- Title Pages
- List of Figures
- Structure of the Book
- About the Author
- Chapter 1 Imagine …
- Chapter 2 How Did We Get to Where We Are Now?<sup>27</sup>
- Chapter 3 Why Do Some Reform Proposals Succeed, and Some Fail?
- Chapter 4 How Might We Implement a Citizen's Income?
- Chapter 5 Has It Ever Happened?
- Chapter 6 Criteria for a Benefits System: Coherence and Administrative Simplicity
- Chapter 7 Criteria for a Benefits System: The Family, Then, Now, and in the Future
- Chapter 8 Criteria for a Benefits System: Incentives, Efficiency, and Dignity
- Chapter 9 Criteria for a Benefits System: The Labour Market, Then, Now, and in the Future
- Chapter 10 Would People Work?
- Chapter 11 Would a Citizen's Income be an Answer to Poverty, Inequality, and Injustice?
- Chapter 12 Who Should Receive a Citizen's Income?<sup>485</sup>
- Chapter 13 Is a Citizen's Income Politically Feasible?<sup>558</sup>
- Chapter 14 Can We Afford a Citizen's Income?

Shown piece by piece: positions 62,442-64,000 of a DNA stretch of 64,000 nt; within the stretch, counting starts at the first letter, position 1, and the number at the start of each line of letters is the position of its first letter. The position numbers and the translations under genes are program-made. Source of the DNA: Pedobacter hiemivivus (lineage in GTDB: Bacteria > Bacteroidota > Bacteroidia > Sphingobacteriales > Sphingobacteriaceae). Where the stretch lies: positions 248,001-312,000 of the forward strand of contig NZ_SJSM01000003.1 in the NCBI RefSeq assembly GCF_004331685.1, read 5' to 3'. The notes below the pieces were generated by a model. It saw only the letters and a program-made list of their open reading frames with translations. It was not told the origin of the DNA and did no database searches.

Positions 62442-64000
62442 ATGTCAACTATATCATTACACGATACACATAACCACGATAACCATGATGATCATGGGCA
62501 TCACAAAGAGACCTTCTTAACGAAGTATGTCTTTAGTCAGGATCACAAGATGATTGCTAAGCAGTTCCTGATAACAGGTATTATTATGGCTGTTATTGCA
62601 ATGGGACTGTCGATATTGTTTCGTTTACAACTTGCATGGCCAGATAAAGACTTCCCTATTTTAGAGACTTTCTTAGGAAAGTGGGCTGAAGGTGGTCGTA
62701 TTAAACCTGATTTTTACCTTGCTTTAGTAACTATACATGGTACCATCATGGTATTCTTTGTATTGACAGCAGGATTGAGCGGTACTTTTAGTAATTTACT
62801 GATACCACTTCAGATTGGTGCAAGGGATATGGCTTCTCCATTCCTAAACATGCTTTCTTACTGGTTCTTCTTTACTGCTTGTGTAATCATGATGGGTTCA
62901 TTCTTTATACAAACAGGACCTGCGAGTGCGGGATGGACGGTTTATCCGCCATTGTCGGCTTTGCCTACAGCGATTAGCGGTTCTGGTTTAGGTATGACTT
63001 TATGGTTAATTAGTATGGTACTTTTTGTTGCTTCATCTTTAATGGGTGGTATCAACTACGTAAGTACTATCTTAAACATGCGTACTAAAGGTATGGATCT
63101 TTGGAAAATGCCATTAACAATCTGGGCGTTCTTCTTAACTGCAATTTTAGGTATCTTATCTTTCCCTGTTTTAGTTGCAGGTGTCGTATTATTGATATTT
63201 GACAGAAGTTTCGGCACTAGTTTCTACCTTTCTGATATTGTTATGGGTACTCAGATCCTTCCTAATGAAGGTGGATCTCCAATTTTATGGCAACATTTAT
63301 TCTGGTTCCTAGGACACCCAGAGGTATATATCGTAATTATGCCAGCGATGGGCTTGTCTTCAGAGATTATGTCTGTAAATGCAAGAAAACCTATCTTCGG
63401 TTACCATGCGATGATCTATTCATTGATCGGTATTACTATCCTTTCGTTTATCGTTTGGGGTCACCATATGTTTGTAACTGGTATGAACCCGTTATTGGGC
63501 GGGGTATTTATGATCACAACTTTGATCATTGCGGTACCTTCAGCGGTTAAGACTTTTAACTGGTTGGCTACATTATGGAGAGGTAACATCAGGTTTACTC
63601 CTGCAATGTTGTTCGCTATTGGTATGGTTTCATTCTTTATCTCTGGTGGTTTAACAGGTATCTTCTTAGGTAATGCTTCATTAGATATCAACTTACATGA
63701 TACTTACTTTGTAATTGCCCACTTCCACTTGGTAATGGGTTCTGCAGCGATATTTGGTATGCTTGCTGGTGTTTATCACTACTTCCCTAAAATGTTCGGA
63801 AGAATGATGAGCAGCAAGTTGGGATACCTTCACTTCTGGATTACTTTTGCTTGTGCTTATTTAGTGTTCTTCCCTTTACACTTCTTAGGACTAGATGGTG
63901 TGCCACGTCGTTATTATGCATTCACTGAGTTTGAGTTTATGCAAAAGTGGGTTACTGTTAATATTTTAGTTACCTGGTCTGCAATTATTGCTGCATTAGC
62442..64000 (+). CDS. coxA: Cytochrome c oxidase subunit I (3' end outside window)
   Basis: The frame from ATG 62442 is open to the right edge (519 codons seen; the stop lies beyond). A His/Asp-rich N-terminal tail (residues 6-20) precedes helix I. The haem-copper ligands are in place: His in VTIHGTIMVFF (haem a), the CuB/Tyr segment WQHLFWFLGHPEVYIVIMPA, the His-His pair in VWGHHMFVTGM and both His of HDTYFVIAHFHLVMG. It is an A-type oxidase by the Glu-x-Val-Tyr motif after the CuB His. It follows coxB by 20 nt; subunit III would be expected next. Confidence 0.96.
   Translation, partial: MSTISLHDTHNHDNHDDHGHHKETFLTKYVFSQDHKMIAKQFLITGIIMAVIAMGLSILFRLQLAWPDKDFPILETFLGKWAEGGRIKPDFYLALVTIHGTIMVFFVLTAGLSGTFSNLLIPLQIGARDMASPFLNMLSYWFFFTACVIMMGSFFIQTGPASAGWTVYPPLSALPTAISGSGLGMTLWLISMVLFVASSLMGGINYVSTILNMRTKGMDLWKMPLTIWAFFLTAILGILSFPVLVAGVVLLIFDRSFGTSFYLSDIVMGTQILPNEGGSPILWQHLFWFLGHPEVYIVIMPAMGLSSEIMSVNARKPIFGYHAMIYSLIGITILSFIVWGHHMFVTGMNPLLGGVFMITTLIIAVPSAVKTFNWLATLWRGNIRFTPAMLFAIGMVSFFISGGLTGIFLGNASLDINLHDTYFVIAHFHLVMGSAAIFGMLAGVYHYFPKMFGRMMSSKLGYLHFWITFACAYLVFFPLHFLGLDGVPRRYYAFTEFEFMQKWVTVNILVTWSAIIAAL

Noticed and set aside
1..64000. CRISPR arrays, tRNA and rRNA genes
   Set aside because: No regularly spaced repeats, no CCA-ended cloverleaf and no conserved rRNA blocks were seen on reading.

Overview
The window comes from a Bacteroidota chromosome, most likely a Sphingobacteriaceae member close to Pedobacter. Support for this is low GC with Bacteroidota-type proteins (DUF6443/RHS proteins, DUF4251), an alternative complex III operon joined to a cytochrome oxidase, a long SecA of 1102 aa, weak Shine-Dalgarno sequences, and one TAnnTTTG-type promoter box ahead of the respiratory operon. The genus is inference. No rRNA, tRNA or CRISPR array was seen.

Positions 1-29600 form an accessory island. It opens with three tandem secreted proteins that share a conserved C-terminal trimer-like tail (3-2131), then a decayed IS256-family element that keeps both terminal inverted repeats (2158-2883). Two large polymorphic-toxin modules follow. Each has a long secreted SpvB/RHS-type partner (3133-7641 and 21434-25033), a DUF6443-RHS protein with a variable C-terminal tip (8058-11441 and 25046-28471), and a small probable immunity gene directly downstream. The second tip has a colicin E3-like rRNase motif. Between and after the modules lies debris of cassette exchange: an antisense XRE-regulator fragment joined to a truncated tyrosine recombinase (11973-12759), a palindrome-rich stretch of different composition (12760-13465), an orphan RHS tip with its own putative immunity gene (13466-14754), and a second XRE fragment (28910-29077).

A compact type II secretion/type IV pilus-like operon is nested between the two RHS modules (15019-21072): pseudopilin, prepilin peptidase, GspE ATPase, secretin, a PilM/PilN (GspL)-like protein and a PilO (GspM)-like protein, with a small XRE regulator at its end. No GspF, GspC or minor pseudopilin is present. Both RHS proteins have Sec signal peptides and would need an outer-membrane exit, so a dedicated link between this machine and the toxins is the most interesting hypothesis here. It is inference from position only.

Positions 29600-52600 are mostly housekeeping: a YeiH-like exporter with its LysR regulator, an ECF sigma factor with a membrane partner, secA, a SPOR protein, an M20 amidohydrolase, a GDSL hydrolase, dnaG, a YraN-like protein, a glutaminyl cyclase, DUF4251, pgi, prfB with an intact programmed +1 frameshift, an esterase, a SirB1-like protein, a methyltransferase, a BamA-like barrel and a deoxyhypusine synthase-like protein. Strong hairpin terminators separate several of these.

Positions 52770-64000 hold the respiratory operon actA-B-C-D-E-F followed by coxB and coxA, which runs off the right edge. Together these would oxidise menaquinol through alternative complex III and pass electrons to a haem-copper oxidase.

- Chapter 15 Alternatives to a Citizen's Income
- Chapter 16 What Can a Citizen's Income <i>Not</i> Cope With?
- Chapter 17 A Brief Summary<sup>717</sup>
- Select Bibliography
- Names Index
- Subject Index
- (p.1) Chapter 1 Imagine …
- Money for everyone
- Policy Press
This chapter contains a variety of thought experiments. It imagines that, in order to stimulate the economy, the Government gives everyone some money, and that this becomes a permanent and popular Citizen's Income; it imagines a woman with a child, and a man with a young family, firstly anywhere in the world, and then in the UK, and their experiences of current benefits systems; and it imagines a country without a benefits system, and explores the reform options available: giving everyone the same amount, or means-testing the payment. The conclusion reached is that, in the context of a progressive income tax system, the sensible approach is a Citizen's Income. The chapter closes with a discussion of how the Citizen's Income debate out to be structured, and concludes that reform options should not be tested against tests defined by the current system, but the current system should be tested against reform options; and that it should be recognised that problems relating to any necessary transition arrangements might have more to do with the current system than with the new one.
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